triggs

No Gillian, we don’t need sharia in Australia

The not a moment too soon former “human rights” commissioner is a gift that keeps on giving:

On Thursday night, Professor Triggs was on stage at the University of Sydney interviewing her former university student Senator Dastyari about his book, One Halal of a Story…

Triggs says Sharia law should be allowed in Australia.

The former law professor likened the Islamic legal system to Catholic diktats from the Vatican.

‘There are various ways in which religious law affects the private lives of people,’ she told Daily Mail Australia on Thursday night, after sharing a stage with Iranian-born Labor senator Sam Dastyari.

‘The views of the Vatican affect the lives of Catholics in this country.’

Professor Triggs also said Sharia divorce courts should be allowed in Australia, under a system where a Muslim man can leave his wife by saying ‘I divorce you’ three times and a woman’s word is worth less than a man’s.

‘If it’s a matter of private law within the Muslim community and they want to manage their affairs in that way, and they believe in those rules, that’s reasonably acceptable,’ she said.

Remember, this woman was supposedly looking after human rights in Australia.

Even if for some reason you think that sharia is actually pretty OK – and that’s a big if, considering how well suited rules developed by the 7th century Arab nomads might to be regulating legal affairs in the 21st century Australia – Triggs’ arguments are absurd. Catholics might indeed be privately mindful of the Canon Law, but there is no campaign for the Canon Law to be recognised in parallel with the Australian domestic law, and any judge asked to apply any of its provisions to a case in front of him or her, in addition or to the exclusions of the Australian law, would no doubt tell the applicant to chill.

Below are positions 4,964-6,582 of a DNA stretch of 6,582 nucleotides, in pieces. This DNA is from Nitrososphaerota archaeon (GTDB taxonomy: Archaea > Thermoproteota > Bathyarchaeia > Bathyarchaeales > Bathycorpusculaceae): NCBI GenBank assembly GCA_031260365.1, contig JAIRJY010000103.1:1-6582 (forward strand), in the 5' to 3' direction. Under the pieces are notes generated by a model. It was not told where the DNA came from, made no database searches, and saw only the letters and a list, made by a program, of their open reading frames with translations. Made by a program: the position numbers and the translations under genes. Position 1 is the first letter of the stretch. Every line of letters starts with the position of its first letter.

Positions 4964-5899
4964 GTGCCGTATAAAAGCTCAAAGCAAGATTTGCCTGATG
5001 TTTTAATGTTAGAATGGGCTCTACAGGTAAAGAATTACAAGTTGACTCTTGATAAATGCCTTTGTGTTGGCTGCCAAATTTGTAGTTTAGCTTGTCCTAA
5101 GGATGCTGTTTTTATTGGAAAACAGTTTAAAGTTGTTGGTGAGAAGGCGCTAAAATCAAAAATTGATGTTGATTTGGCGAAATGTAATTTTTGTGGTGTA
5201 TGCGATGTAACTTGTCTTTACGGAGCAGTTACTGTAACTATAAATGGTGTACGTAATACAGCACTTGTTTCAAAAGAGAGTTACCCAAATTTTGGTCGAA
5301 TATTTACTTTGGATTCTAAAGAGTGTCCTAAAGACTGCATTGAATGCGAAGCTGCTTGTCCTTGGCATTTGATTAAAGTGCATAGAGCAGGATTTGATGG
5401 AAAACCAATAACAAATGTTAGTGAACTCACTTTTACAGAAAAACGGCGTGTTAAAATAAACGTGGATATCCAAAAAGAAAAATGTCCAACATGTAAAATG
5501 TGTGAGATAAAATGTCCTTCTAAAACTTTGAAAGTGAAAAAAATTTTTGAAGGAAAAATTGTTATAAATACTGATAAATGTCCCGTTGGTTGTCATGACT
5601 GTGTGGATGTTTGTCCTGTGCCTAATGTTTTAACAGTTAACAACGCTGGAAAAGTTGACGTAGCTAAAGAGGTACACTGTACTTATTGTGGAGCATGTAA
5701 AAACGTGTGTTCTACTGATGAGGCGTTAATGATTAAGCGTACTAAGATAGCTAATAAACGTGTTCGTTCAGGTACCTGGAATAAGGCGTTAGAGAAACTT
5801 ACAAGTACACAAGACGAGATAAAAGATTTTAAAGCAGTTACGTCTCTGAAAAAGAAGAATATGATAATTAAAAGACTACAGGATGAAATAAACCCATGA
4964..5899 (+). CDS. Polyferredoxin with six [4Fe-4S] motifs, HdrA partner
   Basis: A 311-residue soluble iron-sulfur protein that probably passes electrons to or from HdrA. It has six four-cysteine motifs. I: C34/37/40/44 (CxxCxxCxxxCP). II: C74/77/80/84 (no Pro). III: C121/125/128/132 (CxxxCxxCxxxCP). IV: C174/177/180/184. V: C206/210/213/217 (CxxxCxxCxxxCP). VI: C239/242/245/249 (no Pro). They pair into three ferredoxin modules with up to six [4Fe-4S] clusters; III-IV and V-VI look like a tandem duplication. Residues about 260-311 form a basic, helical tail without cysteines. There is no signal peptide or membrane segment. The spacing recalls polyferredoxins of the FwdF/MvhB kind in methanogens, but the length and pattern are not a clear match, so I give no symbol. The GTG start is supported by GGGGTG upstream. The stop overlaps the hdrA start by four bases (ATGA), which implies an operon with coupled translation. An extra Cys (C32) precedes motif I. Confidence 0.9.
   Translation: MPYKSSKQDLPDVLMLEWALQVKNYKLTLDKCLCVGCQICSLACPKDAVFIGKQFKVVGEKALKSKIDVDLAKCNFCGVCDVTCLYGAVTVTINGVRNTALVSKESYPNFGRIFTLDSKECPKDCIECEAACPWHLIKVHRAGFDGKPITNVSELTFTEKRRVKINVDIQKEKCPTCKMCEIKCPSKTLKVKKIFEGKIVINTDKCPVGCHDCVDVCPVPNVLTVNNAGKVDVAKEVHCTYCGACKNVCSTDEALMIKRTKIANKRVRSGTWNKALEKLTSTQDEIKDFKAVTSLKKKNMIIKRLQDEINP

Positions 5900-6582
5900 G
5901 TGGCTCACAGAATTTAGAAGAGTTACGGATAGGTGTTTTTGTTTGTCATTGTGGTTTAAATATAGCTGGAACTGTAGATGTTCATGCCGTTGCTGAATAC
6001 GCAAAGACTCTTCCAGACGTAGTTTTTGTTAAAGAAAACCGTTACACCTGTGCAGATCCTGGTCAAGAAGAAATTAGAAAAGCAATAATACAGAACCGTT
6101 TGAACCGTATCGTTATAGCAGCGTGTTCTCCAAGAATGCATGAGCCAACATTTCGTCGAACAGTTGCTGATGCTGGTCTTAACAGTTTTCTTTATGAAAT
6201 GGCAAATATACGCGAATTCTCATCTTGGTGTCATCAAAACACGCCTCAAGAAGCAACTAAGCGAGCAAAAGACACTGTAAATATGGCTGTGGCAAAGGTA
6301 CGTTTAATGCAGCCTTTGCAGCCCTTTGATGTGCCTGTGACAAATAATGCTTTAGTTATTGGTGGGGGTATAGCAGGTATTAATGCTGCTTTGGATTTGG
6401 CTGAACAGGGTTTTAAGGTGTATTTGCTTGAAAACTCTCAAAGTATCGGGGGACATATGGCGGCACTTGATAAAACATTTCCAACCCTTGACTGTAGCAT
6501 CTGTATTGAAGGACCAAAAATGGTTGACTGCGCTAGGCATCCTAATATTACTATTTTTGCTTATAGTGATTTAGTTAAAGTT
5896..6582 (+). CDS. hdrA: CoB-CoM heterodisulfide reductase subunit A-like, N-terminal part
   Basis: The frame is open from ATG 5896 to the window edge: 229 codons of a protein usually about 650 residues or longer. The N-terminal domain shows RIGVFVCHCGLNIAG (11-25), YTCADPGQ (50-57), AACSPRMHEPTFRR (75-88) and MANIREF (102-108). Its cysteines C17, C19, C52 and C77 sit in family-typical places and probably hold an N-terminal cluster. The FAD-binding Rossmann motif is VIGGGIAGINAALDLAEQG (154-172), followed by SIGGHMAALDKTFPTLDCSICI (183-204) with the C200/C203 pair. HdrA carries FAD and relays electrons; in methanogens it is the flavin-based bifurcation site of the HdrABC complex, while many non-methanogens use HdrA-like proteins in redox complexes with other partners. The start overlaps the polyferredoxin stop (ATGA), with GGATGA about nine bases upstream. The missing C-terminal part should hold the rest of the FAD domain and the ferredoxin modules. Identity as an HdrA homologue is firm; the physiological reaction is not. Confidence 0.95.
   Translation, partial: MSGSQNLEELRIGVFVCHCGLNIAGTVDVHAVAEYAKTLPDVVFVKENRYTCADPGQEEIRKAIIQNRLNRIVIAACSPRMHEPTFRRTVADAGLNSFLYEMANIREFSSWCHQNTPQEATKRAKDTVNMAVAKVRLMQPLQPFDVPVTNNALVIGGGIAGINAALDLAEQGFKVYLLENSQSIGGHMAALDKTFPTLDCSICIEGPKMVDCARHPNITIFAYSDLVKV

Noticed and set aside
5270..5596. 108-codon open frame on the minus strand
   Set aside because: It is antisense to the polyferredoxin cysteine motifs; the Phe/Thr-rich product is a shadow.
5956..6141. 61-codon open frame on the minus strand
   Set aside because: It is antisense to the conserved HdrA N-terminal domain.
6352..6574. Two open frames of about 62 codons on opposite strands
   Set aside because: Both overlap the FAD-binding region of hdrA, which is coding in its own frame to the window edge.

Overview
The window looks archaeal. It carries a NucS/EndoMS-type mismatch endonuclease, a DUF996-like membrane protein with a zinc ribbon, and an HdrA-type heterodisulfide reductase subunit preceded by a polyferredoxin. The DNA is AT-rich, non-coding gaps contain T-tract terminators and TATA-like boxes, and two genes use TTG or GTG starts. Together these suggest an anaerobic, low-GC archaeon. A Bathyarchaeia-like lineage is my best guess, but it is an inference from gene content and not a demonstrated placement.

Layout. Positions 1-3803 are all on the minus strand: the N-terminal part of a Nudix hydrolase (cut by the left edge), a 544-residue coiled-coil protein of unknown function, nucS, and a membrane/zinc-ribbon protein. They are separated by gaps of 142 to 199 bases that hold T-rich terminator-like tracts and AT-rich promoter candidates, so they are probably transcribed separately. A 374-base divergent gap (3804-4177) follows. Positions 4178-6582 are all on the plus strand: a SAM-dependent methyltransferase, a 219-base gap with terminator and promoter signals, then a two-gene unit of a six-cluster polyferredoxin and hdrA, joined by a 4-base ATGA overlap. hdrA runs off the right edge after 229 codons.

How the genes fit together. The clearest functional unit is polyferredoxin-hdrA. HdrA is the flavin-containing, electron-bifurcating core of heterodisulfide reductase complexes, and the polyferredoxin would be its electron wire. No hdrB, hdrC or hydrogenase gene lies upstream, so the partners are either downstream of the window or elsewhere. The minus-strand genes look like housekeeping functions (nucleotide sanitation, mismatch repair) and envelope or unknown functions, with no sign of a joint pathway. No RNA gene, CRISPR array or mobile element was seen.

Triggs’ argument in favour of legal Balkanisation of Australia, where different groups of people have different laws applying to them destroys one of the main pillars of a liberal democratic society – the equality before law. We might not be equal in any other sense of the word, but we are equal in that the law of the land applies to all of us equally, without fear or favour. While this is not the origin of the term “common law”, the law we inherited from the British legal tradition and subsequently codified in legislation, is truly common in that everyone – the Prime Minister, Gillian Triggs, myself and yourself – is considered the same before it. Indeed, the very concept of human rights entails these rights applying to everyone equally, regardless of their gender or ethnicity or beliefs. That someone of Triggs’ standing doesn’t seem to understand or care is quite appalling.

It might be too optimistic to expect that if I say “I divorce you” three times, Triggs will disappear from Australian public life, but I think it’s worth the try.

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